I rent the skid steer trailer from United Rentals at $50/day
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Old March 13th, 2014, 08:26 AM
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I run the typical electric drums on my 5K car trailer. They're okay but lack flexibility even with the controller setting timing/load. If I were going to upgrade I'd look hard at electric/hydraulic with disc brakes. With a really good controller it would be the best setup IMHO. The downside is the approximate $1k investment.
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Old March 14th, 2014, 05:37 AM
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Tom Rowe
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The Tekonhsa P3 works with electric/hydraulic for people who want to run those.
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Tom Rowe
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Four wheel drive allows you to get stuck
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  #9  
Old March 14th, 2014, 06:39 AM
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I use the Tekonhsa on everything except the Rovers, and they only pull the trailer with surge. Why add more electrics to a Rover???
In fact, I have a couple Defender plugs if you decide to go that way.
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  #10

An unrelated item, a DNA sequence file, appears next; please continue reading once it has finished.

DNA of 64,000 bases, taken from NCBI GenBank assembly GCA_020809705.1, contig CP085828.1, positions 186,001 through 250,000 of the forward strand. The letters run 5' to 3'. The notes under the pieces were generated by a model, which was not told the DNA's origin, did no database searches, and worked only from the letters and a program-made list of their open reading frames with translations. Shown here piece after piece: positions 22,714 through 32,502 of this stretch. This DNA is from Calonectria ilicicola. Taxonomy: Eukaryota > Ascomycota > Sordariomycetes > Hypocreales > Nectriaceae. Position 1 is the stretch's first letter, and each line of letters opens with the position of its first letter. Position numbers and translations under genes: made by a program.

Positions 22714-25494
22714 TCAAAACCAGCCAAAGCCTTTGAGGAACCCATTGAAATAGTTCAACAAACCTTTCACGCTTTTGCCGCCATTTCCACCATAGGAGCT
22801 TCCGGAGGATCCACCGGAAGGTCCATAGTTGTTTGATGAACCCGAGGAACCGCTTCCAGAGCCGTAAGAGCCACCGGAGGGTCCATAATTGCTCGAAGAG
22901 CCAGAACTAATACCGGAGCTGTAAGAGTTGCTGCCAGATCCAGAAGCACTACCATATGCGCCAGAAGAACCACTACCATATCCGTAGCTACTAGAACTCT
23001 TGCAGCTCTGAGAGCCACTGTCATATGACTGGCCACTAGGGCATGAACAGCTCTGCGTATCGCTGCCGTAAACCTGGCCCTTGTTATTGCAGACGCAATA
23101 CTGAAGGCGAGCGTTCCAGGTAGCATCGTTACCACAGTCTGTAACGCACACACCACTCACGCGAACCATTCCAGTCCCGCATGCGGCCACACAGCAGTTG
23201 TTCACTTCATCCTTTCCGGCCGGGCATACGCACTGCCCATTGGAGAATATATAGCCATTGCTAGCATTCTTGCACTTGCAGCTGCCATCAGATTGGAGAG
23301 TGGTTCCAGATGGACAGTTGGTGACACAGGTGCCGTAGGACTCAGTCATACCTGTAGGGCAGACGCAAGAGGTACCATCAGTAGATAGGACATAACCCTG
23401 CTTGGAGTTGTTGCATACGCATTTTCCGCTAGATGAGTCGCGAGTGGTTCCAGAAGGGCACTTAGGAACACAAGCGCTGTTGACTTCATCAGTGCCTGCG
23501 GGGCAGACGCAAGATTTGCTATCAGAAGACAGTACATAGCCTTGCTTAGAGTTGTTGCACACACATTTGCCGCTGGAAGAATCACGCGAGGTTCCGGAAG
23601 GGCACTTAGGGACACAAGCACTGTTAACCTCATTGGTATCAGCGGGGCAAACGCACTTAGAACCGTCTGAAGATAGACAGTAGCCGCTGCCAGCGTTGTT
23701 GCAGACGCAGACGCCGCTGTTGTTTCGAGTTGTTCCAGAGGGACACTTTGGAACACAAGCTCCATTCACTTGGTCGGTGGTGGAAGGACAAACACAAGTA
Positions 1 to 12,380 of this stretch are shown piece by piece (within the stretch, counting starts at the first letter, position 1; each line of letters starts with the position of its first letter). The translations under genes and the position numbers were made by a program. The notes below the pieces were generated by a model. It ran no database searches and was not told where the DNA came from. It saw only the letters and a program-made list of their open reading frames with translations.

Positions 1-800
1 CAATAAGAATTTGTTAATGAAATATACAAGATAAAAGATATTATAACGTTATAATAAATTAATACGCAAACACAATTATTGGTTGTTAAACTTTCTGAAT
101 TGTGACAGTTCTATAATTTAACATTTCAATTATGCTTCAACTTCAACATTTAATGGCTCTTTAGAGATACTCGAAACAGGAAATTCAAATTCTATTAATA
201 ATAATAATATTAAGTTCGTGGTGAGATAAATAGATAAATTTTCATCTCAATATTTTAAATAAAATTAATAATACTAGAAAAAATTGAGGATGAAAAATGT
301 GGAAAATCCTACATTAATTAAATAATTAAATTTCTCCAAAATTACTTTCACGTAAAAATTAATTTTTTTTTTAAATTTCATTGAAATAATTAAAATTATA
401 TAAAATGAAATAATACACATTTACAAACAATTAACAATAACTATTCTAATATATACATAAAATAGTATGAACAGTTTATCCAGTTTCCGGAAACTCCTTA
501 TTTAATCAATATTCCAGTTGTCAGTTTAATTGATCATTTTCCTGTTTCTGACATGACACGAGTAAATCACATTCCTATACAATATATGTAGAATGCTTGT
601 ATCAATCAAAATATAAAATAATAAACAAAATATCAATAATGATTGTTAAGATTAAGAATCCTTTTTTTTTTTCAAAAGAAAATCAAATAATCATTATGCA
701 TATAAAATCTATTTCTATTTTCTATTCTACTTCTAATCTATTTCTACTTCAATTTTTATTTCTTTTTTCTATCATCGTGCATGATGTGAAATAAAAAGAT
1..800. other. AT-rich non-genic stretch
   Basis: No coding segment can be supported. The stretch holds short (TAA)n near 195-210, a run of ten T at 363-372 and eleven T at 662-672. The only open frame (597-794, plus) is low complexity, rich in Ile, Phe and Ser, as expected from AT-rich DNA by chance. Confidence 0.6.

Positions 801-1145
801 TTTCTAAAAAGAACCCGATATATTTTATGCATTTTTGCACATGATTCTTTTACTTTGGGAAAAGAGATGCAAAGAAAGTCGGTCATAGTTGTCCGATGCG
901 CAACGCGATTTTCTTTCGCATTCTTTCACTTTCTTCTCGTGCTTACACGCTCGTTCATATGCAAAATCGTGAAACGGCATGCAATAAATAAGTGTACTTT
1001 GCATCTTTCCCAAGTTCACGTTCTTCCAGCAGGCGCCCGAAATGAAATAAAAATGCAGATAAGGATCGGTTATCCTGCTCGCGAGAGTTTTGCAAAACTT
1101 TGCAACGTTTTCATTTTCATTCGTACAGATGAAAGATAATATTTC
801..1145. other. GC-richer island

Old March 14th, 2014, 08:25 AM
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John B.
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For off road and even steep gravel roads, surge is better as you are engine braking a lot.
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  #11  
Old March 14th, 2014, 10:36 AM
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Quote:
Originally Posted by o2batsea View Post
I rent the skid steer trailer from United Rentals at $50/day
My neighbor has one for his CUT that I could borrow, but my car is 2-3" off the street. It would be an episode of the Beverly Hill Billies blocking and extending the ramps out another 10' or so. That is a nightmare to do and a disaster waiting to happen, even with the hitch jacked all the way up.
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  #12  
Old March 14th, 2014, 10:49 AM
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Bill Adams
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Yah well, you are moving your race car I assume. Renting isn't a bad thing, but the clock starts ticking the minute they hook it up. If you want to, say, bring your cab tractor/backhoe home for the weekend to do a little gardening or what, it is kind of a bite in the butt to have to haul ass over the Bay Bridge, load up and come back in a day.
Now the other possibility is to take one of my trailers (4 boat, all but one of which have vessels on them) and repurpose it by building a deck on it. That means buying some steel and wood and doing some refurb. The "big" trailer is a 10K torsion axle roller boat trailer that has 4x6 box tube frame rails. I'd have to widen the rails, which is doable as the whole thing is bolted together.
Hmmm...
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  #13  
Old March 14th, 2014, 10:51 AM
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Having the Electric brake controller also gives you the capability of locking the trailer ( in a fishtail situation ) while applying power to the towing vehicle.

Also for the boat, my trailer with surge brakes has a stopper that you place on the actuator shaft and you can back up all you want as it stops the brakes from operating.

And I have the electric controller on the LR3, simple plug and play for the P3 with a Ford F-150 harness ( 1 min job ) .